A major north of England local authority wants to introduce landlord licensing for HMOs where three or four tenants live, following analysis of results from inspections.
Over the past 12 months Salford city council has inspected homes and 92 per cent of them showed problems ranging from missing to inadequate fire alarm systems despite it being a legal requirement, missing or damaged fire doors, inadequate or blocked escape routes and insufficient measures to prevent fire and smoke spreading.
Over a third were damp and/or suffering from mould because of leaky roofs or walls and a third had no or inadequate heating.
When alerted to the dangers, over 80 per cent of landlords or managing agents carried out improvements and removed hazards without the need for formal enforcement action.
However council statistics show complaints about all HMOs have risen from 152 a year in 2015/16 to 265 in 2018/19.
At present only houses where five or more tenants sharing have to be licensed under a mandatory HMO scheme as well as any rented home in the Salford parts of Broughton, Charlestown and Lower Kersal and Langworthy, Weaste and Seedley where selective licensing schemes apply.
Under licensing the landlord, agent or property manager must demonstrate they are a ‘fit and proper person’ to let the property and have suitable management arrangements in place. The licence will also determine the maximum number of occupants to make sure tenants are not living in cramped and overcrowded properties.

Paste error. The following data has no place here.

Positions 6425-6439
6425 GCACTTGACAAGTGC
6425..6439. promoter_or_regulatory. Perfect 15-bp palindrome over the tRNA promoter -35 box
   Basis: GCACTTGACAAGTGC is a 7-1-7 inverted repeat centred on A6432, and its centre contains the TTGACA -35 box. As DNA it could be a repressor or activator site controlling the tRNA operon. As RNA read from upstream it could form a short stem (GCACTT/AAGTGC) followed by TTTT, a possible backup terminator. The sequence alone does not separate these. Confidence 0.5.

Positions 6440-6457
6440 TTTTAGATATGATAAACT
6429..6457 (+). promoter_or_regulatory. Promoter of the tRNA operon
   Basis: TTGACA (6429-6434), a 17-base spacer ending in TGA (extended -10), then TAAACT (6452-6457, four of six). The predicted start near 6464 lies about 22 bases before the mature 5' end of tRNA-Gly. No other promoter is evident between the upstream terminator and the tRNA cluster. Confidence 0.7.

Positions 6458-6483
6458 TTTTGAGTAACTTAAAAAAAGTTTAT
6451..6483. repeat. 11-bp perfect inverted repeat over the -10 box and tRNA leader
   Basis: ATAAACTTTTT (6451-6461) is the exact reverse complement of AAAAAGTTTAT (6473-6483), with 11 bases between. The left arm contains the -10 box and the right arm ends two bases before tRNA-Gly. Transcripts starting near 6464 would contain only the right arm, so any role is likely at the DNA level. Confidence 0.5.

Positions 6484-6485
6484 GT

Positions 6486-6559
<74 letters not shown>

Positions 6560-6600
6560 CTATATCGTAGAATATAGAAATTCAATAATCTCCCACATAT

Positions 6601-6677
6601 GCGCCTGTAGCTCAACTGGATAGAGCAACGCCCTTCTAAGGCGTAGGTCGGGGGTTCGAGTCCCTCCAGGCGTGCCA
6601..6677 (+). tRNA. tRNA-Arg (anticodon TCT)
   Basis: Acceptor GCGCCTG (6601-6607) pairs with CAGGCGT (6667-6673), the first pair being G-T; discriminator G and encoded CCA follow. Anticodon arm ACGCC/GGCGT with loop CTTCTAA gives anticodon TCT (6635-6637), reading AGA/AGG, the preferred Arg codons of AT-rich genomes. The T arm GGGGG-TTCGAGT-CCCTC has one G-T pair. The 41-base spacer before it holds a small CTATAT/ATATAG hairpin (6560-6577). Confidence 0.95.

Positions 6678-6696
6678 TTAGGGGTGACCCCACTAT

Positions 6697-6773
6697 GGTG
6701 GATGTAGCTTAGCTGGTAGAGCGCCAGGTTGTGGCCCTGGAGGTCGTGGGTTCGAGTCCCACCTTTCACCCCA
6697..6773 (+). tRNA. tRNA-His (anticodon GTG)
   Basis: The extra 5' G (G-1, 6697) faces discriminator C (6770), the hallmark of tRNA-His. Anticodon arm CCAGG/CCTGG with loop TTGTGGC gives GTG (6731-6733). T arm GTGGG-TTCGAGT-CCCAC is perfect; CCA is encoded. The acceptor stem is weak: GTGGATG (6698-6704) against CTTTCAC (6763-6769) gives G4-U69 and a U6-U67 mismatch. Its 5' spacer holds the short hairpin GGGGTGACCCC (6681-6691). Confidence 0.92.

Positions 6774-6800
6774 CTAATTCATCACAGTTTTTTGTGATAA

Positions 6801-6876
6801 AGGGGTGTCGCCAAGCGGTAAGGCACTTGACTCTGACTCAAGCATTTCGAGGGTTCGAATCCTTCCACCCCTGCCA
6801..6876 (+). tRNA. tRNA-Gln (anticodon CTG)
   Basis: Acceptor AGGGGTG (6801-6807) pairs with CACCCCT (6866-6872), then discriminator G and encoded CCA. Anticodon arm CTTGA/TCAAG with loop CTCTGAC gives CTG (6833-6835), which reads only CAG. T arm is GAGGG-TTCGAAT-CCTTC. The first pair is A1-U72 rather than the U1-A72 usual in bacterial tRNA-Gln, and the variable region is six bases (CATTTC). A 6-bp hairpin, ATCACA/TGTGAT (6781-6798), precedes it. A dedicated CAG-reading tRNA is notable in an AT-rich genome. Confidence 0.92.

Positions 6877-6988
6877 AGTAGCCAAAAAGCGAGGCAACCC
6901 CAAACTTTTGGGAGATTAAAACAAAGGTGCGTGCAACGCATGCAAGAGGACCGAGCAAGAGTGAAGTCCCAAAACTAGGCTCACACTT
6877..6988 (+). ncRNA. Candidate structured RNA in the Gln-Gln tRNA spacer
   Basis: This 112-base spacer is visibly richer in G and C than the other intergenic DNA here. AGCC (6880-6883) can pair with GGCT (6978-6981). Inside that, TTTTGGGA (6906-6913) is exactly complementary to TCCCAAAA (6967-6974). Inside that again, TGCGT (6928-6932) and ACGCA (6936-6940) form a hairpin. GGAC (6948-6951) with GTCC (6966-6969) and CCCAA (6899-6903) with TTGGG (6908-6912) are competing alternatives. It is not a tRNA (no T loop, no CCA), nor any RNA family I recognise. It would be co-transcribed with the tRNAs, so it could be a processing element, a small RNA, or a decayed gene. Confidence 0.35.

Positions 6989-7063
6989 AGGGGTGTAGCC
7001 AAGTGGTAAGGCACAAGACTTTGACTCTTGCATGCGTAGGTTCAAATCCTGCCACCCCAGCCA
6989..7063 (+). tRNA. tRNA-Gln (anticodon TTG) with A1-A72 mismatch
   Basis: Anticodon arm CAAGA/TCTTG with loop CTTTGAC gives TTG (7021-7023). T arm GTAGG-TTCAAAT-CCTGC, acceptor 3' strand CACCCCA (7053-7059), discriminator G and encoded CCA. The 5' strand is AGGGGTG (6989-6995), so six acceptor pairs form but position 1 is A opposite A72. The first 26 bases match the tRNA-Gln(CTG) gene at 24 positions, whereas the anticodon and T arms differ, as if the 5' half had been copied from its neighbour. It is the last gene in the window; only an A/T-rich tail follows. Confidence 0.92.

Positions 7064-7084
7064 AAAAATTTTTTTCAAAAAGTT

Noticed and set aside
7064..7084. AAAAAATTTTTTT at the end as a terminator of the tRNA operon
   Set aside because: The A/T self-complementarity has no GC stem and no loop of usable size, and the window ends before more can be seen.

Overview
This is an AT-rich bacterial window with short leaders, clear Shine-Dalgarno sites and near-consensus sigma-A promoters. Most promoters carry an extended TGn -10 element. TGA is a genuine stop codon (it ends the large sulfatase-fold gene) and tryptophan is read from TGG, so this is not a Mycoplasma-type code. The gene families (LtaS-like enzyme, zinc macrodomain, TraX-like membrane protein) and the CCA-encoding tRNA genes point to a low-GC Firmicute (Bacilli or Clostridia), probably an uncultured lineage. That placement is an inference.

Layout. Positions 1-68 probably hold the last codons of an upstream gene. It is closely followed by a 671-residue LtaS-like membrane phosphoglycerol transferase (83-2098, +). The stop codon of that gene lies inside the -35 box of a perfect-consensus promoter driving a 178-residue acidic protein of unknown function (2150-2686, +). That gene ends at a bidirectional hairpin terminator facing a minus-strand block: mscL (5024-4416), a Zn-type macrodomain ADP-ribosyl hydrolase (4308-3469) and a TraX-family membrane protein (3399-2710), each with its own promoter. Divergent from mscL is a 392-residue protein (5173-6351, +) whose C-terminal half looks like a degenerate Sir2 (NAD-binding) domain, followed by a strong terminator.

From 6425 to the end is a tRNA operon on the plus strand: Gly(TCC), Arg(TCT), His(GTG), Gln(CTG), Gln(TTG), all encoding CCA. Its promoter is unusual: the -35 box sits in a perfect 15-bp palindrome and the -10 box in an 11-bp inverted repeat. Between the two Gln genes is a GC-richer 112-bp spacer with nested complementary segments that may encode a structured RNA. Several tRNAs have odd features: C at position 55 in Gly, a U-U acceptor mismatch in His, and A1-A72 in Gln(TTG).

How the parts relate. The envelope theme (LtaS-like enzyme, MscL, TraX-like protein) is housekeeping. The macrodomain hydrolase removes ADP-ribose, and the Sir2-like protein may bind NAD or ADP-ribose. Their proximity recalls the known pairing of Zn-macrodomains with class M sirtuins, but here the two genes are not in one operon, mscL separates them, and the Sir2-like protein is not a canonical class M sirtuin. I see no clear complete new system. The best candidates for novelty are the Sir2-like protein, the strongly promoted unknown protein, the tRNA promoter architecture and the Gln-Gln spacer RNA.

This includes all relevant safety checks being carried out regularly and that tenants have bins and know how to properly recycle and dispose of waste. If the landlord fails to licence the property or breaches conditions of the licence and fails to remedy the situation the council can issue civil penalty notices or prosecute.
A council spokeswoman says: “In the last five years conversions to HMOs of all sizes in selective licensing areas have risen by 460 per cent in Eccles, 410 per cent in Langworthy, Weaste and Seedley and 196 per cent in Broughton.
“There is currently no legal requirement for landlords of three and four person HMOs to have their property licenced by the council. An extended licensing scheme to cover these properties would enable us to be sure that people are living in safe and decent conditions and not causing issues for the wider community.”
Salford council has launched a consultation about an additional HMO licensing scheme to see if numbers of three or four person HMOs have increased, if there are any issues as a result and if a licensing scheme should be brought in city-wide.